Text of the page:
Football Australia unveils 100 years of women’s football fresco

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On Friday September 24th, Football Australia, in partnership with its nine (9) member federations, celebrated the centenary of the first public women’s football match on record.

It was a match that was played in front of 10,000 people at Gabba in Brisbane.

As part of the centenary celebrations, a mural on the Queensland Football pitch was painted, paying tribute to some of the pioneers, pioneers and game changers who helped advance women’s football in Australia during the over the past 100 years.

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Designed to be a living room that will continue to be expanded, the mural depicts contributors from all parts of the game who meet the criteria of longevity: a sustained association with women’s football, Impact: a transformative contribution to the advancement of women’s football and achievements: having reached significant heights, created history, innovated or recognized for solid achievements.

100 years of women's football wall mural

The mural sought to recognize people from all parts of the game, from the local to the professional level. National team players, coaches, referees, administrators, fans, volunteers and grassroots players are all represented by design co-artists, Sarah Sculley (mural artist) and Kim Walmsley (artist Mununjali ).

“I was really excited to take on this project because it’s not often as a mural artist that you can make a real difference and being a part of 100 years of women’s football is huge,” said the artist. from Sunshine Coast Sculley.

“I feel very privileged to be in this position and I think it’s really important to honor all the people who worked so hard, not just the players but the administrator, the coaches, the crowds, everyone who worked so hard. have played a role in raising the level of women football to where it is now.

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Proud Mununjali artist Walmsley has designed intricate Indigenous art that showcases the piece and further recognizes the impact our First Nations have had on the growth of women’s football in Australia.

“The line art represents energy, movement and connection to the country as well as the elements of water, fire, air and earth,” Walmsley explained.

100 years of women's football wall mural

“Green and gold represent Australian acacia, it shows an Australian plant that shines through and represents women who have found positions of success.

“Having women playing soccer or any other male dominated sport is adventurous and powerful. “

Two of the people depicted in the mural are the former vice-captain of Matildas, AFC vice-president and one of the first women on the FIFA executive committee, Moya Dodd and life member of the Melbourne University Soccer Club and team leader and head of delegation for several countries of the Commonwealth Bank Matildas and Commonwealth Bank Young Matildas on tour abroad, Maria Berry.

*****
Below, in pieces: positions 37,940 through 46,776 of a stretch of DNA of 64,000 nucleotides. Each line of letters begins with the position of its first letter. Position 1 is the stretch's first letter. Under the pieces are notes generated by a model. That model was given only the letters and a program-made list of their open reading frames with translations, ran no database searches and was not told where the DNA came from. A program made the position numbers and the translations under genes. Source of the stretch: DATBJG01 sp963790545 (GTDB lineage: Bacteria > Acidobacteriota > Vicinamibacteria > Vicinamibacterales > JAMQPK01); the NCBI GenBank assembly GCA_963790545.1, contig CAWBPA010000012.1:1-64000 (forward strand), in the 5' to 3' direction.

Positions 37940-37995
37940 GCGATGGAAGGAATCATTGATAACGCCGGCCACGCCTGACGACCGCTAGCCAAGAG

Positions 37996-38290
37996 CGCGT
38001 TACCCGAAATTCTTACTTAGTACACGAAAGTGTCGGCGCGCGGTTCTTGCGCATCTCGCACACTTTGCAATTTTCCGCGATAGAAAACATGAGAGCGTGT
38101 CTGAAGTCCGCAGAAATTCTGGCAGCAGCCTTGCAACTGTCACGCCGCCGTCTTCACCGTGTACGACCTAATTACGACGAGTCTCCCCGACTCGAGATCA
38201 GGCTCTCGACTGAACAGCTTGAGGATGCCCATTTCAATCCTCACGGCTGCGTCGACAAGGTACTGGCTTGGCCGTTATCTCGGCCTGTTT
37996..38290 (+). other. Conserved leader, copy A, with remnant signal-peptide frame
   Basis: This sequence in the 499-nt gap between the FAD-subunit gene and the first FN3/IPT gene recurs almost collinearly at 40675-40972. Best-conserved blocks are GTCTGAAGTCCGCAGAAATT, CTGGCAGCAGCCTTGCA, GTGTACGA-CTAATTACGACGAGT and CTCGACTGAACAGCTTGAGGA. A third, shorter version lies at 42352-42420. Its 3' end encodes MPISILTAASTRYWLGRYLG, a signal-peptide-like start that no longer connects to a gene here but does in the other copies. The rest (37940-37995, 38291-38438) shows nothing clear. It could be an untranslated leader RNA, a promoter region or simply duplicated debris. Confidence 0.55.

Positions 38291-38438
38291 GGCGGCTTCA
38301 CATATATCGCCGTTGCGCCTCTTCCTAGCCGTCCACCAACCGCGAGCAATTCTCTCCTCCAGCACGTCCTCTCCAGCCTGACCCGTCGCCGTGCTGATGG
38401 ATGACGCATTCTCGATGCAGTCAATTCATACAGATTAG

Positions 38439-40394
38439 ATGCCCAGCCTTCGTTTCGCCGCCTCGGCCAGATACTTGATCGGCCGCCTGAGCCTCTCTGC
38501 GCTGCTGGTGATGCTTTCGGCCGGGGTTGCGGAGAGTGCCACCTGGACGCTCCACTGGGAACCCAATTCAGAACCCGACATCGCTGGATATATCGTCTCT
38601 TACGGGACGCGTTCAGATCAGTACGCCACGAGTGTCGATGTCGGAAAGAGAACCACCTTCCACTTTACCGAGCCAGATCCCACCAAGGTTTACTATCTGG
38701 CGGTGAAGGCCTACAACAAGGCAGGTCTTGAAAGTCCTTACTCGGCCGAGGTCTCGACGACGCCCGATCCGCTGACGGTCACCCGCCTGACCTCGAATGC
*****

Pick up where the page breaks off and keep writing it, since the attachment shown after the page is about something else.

“Each generation rests on the shoulders of those who came before it. I did, and others are doing it now, ”Dodd said.

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“It’s nice to see that this is recognized throughout the game, including the coaches, officials, administrators and all the volunteers who set up nets, lead the kids to practice and pump the balls.

“I would also like to thank everyone who succeeded me. We went from a bunch of little rats and misfits to Australia’s premier women’s sport! “

When talking about what she’s most proud of when it comes to her contribution to women’s football, Dodd’s response revolves around the ‘never say to die’ attitude of everyone involved.

“I am very proud of our persistence among the true believers in the women’s football community.

“We had to overcome a lot of obstacles and indifference. Sometimes it gets unpleasant – misogyny and homophobia can surface in those who find women’s football scary. But with clear-headed determination, looking at the skeptics, we have collectively placed the game in an incredible position. It’s #persisterhood! “

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Berry has played an active role in the advancement of women’s football for more than two decades. When talking about her contribution to the game, she says that she is just as proud of the big changes she has been part of, but also of the impact she has had at the local level.

“I was really part of a team at all different stages, including at the local level where I was involved as a local coach,” she said.

100 years of women's football digital wall mural

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“When I think about what I’m most proud of, it was great to be out there for recognition for women’s football in this really critical time just before the 1996 Atlanta Olympics and then leading up to the Olympic Games in Sydney 2000.

“That was the time when there was this real change where, because we got the proper recognition from the sports commission, we then got the investment, the Olympic opportunity and the profile, so we were able to make that real change, ”she continued.